Hatred and persecution of Byzantine Catholicism is an ancient feature of Russian history. Russians despised Byzantine obedience to Rome and associated it with the Polish Roman Catholic enemy. Muscovites considered them traitors. When Imperial Russia advanced westward and southward in the eighteenth century, Byzantine Catholic churches were destroyed or seized, their lands expropriated, and their priests sent to the Tsar’s Siberian prisons.
As Catherine the Great extended imperial Russia’s frontiers through conquest and partition, she compelled Byzantine Catholics to submit to Orthodoxy. Catholic priests who defied the tsarina were deported and replaced with Russian Orthodox clergy.
In the Russian Empire, Byzantine Catholicism was forced to go underground, although the church survived and prospered in the smaller territories of western Ukraine that were taken over by the Catholic Habsburgs of Austria.
Worse was to come when the Soviet Union reestablished control over the woe-begotten Ukrainian Republic after the Russian Civil War ended in 1922. The Bolsheviks ruthlessly drove Byzantine Catholicism underground and sent many priests to the gulags.
Old KGB hand, Vladimir Putin, cannot be expected to extend mercy to Ukraine’s Byzantine Catholics. He is already deporting Ukrainians of the east, and he will not countenance a religion whose adherents recognize the authority of the bishop of Rome. Russian domination of Ukraine means a catastrophe for Byzantine Catholicism.
The danger was highlighted at the war’s onset by prominent Byzantine Catholic hierarchs. Major Archbishop Sviatoslav Shevchuk, the Byzantine Ukrainian bishop of Kyiv, expressed his fears for the future of his church. He noted that Basilian Catholic priests had already been tortured and deported, and that territorial concessions to Russia would fatally weaken his country.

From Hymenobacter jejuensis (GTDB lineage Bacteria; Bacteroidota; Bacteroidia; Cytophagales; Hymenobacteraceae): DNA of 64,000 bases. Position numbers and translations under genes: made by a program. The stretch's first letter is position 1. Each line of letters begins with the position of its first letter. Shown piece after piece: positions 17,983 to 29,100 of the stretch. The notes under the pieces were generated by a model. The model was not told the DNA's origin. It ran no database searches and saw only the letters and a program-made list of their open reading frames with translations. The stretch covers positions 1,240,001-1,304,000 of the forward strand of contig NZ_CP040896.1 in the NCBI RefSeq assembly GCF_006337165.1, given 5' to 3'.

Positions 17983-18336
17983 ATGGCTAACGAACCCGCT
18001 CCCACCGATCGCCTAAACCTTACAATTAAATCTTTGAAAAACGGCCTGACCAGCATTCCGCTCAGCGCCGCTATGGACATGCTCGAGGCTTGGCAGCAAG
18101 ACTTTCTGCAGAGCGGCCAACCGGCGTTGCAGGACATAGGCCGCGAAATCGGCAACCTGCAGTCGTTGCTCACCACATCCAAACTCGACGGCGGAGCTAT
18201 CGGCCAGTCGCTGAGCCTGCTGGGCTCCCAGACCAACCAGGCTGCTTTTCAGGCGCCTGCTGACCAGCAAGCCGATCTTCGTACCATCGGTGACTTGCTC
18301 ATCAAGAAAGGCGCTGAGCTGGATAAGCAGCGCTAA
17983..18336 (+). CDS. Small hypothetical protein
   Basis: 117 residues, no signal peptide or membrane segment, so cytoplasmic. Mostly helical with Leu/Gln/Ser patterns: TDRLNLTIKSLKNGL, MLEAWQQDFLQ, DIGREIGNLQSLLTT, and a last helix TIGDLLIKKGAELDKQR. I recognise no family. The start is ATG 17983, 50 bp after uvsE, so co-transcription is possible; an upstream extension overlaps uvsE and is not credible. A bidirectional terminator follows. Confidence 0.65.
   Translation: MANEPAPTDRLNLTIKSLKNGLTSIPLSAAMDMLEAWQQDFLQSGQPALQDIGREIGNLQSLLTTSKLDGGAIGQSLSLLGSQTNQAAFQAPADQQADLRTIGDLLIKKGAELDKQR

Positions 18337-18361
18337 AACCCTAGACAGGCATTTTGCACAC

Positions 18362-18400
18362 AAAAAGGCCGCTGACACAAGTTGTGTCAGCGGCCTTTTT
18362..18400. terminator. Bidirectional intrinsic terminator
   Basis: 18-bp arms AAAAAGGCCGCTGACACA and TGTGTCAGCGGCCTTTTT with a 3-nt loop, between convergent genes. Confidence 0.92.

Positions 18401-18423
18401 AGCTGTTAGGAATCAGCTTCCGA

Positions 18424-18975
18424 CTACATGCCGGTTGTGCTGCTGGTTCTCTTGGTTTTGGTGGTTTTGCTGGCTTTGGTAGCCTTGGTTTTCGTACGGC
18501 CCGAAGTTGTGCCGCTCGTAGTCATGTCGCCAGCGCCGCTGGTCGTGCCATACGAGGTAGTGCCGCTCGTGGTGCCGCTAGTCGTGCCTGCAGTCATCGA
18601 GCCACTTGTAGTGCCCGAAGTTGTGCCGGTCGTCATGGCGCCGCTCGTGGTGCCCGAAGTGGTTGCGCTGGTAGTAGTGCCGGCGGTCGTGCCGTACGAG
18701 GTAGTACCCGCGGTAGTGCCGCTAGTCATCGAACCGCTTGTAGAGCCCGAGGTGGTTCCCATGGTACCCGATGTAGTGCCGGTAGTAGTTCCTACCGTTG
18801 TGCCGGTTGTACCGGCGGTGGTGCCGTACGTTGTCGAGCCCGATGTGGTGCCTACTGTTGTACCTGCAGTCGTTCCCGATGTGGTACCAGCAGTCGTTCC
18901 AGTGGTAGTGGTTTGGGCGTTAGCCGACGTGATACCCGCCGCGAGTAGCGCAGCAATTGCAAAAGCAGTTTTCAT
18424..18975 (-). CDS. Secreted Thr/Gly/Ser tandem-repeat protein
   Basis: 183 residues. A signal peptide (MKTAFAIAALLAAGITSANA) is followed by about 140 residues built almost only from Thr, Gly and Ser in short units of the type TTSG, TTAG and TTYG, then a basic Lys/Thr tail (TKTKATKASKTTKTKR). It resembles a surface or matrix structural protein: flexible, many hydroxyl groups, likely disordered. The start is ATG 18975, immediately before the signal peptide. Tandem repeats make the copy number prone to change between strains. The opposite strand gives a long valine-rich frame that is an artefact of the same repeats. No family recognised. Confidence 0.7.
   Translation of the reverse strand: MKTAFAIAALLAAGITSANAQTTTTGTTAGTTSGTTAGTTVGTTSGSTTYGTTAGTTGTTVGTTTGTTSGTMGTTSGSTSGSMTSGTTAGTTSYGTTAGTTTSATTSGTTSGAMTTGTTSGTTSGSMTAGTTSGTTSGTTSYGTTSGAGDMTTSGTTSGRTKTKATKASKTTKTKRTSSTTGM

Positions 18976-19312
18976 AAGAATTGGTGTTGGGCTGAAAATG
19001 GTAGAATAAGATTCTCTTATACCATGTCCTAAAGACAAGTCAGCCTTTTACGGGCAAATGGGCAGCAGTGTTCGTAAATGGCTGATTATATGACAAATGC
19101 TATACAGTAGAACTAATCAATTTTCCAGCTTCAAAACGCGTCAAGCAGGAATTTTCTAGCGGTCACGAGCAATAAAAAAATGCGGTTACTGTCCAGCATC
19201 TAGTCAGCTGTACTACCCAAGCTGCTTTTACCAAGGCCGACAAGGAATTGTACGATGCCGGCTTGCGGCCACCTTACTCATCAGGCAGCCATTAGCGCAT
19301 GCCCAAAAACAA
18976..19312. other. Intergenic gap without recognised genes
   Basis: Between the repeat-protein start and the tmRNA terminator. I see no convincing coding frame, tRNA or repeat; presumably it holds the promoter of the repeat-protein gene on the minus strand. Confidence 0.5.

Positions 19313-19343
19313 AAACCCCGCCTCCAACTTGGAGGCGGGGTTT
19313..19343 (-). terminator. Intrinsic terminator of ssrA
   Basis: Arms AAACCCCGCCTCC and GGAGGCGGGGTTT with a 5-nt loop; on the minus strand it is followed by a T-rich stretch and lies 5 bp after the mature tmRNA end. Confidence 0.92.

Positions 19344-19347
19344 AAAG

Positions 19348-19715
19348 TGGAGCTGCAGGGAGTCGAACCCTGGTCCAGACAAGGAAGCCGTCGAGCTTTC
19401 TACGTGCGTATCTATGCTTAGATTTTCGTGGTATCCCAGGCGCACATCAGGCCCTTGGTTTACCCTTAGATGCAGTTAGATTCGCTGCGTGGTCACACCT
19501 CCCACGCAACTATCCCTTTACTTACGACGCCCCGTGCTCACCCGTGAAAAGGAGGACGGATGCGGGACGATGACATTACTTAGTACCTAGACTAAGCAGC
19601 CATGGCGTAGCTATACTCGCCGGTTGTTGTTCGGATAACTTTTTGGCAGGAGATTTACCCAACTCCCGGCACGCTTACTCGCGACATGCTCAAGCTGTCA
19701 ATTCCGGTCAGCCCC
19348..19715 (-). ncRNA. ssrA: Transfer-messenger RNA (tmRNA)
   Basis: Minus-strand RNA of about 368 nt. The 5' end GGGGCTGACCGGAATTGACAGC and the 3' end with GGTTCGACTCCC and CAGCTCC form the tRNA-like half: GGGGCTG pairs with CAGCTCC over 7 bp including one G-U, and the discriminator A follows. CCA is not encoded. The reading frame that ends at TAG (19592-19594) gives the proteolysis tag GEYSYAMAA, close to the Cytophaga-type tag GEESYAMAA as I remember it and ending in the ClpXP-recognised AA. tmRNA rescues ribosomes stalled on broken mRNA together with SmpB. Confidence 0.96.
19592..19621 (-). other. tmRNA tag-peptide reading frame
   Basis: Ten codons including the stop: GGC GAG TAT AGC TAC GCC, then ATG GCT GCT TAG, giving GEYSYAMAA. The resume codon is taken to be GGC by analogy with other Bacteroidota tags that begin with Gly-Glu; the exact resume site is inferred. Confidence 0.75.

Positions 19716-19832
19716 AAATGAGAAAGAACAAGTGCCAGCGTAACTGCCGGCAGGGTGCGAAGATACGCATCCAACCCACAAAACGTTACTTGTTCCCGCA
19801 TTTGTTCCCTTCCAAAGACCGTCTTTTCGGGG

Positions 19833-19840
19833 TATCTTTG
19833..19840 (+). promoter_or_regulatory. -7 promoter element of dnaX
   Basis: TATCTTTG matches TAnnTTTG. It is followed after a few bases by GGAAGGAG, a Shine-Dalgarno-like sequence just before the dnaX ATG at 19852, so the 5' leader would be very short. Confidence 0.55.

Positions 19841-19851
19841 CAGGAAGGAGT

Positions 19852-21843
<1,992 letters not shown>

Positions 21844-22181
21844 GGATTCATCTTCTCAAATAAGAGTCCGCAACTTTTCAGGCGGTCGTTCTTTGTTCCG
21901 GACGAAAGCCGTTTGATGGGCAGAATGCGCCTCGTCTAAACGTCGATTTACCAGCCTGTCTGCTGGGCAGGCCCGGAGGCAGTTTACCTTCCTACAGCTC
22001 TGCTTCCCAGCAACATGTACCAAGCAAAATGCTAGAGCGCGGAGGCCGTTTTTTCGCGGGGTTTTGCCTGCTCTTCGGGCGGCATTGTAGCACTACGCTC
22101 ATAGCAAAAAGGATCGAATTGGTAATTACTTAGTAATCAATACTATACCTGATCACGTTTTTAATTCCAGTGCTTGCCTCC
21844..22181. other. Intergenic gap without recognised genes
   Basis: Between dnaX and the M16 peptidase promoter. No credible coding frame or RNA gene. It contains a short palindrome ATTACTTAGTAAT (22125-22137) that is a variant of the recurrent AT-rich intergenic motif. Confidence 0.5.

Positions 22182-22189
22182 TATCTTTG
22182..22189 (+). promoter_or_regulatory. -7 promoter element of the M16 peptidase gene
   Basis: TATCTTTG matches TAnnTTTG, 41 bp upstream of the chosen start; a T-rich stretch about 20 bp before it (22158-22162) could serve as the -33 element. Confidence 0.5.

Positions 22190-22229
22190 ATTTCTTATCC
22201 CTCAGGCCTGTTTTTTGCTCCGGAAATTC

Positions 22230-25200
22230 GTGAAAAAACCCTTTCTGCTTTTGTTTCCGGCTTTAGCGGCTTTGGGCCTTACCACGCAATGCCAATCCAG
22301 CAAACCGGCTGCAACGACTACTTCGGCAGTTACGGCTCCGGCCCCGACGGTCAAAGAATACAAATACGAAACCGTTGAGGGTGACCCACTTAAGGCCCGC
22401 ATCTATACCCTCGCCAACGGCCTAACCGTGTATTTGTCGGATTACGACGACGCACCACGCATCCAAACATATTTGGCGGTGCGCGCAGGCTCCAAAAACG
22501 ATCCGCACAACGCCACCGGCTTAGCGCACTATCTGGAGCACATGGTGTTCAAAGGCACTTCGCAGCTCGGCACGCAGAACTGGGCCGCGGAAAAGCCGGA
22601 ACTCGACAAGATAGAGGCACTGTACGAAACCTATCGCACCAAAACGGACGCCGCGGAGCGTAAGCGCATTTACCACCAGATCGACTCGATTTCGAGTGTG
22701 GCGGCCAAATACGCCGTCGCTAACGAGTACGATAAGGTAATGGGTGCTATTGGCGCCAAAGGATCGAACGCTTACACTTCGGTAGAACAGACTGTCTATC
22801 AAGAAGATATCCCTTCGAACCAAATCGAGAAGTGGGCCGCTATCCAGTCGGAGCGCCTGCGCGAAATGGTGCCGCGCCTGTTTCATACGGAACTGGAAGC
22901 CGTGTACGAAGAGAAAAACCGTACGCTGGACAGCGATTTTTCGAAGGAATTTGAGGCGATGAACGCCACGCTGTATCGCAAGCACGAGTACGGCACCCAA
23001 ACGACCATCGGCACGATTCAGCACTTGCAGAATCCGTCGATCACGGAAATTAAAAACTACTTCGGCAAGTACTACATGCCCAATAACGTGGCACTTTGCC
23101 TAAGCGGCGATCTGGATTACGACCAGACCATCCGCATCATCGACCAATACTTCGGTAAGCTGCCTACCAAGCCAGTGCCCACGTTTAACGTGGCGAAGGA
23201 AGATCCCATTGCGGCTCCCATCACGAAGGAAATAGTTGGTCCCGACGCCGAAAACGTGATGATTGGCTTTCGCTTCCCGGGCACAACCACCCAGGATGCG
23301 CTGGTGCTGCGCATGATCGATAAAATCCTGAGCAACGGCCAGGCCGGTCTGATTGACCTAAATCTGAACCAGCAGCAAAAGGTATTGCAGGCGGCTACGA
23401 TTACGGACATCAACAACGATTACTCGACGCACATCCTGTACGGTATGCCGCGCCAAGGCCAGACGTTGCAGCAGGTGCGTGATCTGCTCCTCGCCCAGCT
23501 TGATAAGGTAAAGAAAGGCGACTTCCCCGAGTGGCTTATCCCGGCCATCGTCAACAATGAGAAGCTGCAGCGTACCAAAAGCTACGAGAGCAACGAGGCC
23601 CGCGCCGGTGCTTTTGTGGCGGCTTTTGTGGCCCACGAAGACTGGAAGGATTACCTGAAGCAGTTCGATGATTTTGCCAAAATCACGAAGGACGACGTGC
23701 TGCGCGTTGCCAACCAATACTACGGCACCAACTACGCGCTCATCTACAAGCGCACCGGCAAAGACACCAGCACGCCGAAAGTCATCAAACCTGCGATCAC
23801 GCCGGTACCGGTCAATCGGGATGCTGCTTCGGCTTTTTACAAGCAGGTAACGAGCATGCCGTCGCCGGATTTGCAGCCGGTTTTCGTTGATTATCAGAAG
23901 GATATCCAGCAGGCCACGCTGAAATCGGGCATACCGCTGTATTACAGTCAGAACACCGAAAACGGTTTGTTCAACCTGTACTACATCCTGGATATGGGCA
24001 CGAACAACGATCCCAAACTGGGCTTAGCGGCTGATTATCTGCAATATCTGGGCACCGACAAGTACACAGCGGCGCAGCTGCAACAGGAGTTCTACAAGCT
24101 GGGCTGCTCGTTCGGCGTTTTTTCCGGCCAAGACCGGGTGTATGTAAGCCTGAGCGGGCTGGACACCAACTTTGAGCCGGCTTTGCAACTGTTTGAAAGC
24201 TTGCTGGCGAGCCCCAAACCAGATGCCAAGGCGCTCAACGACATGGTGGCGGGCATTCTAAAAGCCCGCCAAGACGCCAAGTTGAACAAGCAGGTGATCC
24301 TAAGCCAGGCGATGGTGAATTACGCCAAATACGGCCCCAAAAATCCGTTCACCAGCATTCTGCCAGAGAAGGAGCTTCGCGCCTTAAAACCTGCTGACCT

At about the same time, Boris Gudziak, the Metropolitan-Archbishop of the Ukrainian Catholic Archeparchy of Philadelphia, stated that “The battle is quite simply whether Ukraine will submit to being a colony, and whether Ukrainians are ready to be subjected.” After more than a year of war, the Ukrainian people – Catholic and Orthodox – have given a convincing answer.
Russian military success also stands to threaten the security of Roman Catholicism as well. A Russian-dominated Ukraine would lengthen the border between Poland and her ancient enemy. The threat to Lithuania would be greatly amplified. Since both countries are formal American allies (unlike Ukraine) the U.S. military is treaty-bound to hasten to their aid in the case of attack.
The Biden Administration dismissed the possibility of Russian invasion until it took place. Biden’s team said that Putin would be mad to initiate a major European war, as if madmen have never made entries into what Churchill called, “the long, lamentable catalogue of human crime.”
Russia invaded, nonetheless. An attack on Poland or Lithuania would be even more foolish. But can anyone count on Putin’s rationality?
You may also enjoy:
Robert Royal’s Ukraine, the Political and the Personal
Aleksandr Solzhenitsyn’s On Ukraine